an actuation piston surface movable in response to a fluid pressure, said piston surface cooperatively arranged with said valve sleeve to selectively move said valve sleeve from said first position to said second position.
9. The valve assembly of claim 8, wherein said piston surface is contained on an actuation piston which is placed in said valve housing in generally coaxial relation to said valve sleeve.
10. The valve assembly of claim 8, wherein said pressure responsive mechanism comprises a frangible member breakable in response to hydraulic pressure.
11. The valve assembly of claim 8, wherein said conduit comprises a generally cylindrical tube extending from said crossover assembly, through said packer, to said second location.
The present invention relates generally to pressure responsive valves for use in subsurface operations, and more particularly relates to pressure actuated valves particularly well suited for use below a packer in a subsurface well.
Subsurface valves are commonly utilized in the oil and gas industry to establish a flow path between the interior of a conduit and the exterior of a conduit. In particular, such valves are commonly utilized to establish a flow path between the interior of a tubing string and the well annulus. Where such valves are placed in a tool string below the packer, they are typically referred to as "vents." Conventional vents are either mechanically actuated or pressure actuated. Where the vents are mechanically actuated, movement of the valve member in the vent is accomplished either by mechanical movement of an actuation member, or by the mechanical breaking of pressure kobes, to allow existing hydraulic pressures to operate the valve member. An example of this latter type of valve is disclosed in U.S. Pat. No. 4,576,233, issued to Flint R. George, and assigned to the assignee of the present invention. Where conventional vents are pressure actuated, they are typically responsive either to pressure inside the tubing string, or to pressure supplied to the vent through a dedicated conduit, such as a control line, external to the tubing string.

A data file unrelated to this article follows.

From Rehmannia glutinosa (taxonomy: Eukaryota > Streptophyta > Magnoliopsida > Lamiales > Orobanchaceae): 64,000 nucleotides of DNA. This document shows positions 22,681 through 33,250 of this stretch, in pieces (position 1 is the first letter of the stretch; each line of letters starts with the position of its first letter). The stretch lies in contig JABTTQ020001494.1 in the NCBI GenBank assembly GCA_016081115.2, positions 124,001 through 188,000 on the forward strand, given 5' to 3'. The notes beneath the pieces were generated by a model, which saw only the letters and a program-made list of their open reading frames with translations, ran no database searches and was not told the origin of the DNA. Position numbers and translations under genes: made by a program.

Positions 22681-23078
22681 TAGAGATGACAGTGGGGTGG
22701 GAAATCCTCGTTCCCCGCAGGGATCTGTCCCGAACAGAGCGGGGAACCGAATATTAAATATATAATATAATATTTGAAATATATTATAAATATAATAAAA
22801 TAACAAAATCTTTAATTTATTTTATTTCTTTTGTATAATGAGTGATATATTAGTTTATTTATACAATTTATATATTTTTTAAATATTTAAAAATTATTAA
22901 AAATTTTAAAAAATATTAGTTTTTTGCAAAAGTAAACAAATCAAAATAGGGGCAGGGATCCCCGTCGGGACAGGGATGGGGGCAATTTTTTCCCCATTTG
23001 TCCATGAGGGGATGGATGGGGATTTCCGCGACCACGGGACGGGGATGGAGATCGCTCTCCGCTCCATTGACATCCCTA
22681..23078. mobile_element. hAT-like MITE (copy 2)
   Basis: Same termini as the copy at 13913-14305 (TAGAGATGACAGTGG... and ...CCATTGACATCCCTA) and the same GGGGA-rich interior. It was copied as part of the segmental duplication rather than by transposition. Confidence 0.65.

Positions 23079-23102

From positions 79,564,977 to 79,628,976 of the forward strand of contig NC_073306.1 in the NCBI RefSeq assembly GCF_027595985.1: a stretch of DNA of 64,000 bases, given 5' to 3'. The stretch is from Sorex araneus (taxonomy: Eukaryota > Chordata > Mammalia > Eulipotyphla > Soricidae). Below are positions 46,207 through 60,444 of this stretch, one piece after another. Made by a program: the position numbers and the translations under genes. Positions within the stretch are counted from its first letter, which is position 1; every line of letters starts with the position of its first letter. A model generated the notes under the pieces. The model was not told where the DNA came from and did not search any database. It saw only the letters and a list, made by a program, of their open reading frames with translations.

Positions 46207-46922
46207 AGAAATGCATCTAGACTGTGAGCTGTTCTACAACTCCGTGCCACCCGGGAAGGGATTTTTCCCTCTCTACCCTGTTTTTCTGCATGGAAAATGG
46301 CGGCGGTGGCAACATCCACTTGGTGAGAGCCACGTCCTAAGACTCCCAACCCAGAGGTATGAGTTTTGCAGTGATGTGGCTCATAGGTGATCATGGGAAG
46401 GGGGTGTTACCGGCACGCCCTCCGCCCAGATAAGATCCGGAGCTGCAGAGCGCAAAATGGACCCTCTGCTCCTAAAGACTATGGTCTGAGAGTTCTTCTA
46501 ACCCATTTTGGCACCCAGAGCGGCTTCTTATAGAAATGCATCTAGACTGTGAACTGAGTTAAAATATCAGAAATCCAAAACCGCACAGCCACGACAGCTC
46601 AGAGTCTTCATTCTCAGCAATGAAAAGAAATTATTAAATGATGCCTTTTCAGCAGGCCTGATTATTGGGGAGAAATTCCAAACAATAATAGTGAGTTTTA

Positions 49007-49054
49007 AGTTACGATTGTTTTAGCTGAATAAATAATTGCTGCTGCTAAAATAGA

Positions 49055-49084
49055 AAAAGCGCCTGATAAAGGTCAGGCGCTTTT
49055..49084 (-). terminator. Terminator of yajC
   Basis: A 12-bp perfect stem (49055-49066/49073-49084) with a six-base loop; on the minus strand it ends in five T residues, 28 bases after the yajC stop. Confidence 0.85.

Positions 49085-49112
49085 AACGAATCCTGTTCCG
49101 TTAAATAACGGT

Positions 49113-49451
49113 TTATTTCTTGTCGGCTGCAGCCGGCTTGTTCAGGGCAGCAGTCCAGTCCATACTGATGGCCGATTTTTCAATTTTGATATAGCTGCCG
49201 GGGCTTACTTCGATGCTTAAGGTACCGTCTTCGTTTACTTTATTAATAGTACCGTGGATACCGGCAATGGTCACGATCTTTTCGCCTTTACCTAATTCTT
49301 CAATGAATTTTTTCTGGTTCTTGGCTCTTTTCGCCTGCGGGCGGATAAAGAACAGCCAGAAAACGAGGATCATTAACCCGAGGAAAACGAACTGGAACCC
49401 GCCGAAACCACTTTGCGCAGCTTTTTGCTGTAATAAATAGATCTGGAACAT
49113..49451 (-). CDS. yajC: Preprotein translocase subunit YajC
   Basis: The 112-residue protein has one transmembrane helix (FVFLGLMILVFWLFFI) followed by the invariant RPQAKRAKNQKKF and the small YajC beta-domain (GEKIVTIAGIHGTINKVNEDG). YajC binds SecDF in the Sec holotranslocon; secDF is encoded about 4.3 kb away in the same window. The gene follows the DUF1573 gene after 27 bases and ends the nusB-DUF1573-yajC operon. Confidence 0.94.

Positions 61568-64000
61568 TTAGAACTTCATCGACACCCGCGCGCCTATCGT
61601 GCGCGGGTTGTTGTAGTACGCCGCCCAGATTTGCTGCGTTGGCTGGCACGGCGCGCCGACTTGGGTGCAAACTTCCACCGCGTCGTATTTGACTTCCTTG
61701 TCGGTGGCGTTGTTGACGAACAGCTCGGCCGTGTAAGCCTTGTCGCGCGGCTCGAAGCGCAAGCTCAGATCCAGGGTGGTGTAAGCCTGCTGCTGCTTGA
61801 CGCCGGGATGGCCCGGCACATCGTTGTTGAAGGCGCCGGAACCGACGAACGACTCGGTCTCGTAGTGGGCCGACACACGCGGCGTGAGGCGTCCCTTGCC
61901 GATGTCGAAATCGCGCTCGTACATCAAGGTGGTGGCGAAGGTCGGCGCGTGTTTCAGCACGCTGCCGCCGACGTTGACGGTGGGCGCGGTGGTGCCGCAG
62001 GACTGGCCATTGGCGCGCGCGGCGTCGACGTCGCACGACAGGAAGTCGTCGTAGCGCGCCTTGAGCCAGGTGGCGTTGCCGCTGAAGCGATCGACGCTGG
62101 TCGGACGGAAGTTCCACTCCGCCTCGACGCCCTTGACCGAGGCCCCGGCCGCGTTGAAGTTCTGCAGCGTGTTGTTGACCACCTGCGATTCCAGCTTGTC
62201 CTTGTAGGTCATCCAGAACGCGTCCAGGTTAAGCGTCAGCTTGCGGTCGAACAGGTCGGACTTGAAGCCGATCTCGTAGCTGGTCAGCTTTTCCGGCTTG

The use of conventional tubing pressure-actuated vents is not always desirable in perforating operations. In many perforating operations, it will be desired to perforate the well with an underbalance (i.e., with a pressure in the tubing string which is less than the anticipated formation pressure). In many such operations, after the tubing pressure has been raised to actuate the vent, the pressure must be reduced to a lower desired level to establish the desired under-balance. Where this pressure in the tubing string is also to be utilized to actuate the perforating gun, such an operation typically requires that the pressure be established through use of nitrogen, which requires utilizing auxiliary nitrogen units on-site. Such operations typically do not provide an opportunity for use of other conventional methods of reducing pressure to the well, such as swabbing the well, even if a time delay firing head were utilized.
Where pressure from a control line is utilized to actuate a vent, the provisions for the control line running along the exterior of the tubing make assembly of the string undesirably complex. The assembly of such a structure becomes especially time consuming, and therefore costly, where a long interval is to be established between the packer and the vent, which will typically be located generally proximate the perforating gun firing head. Such long intervals are common in highly deviated, or in horizontal wells.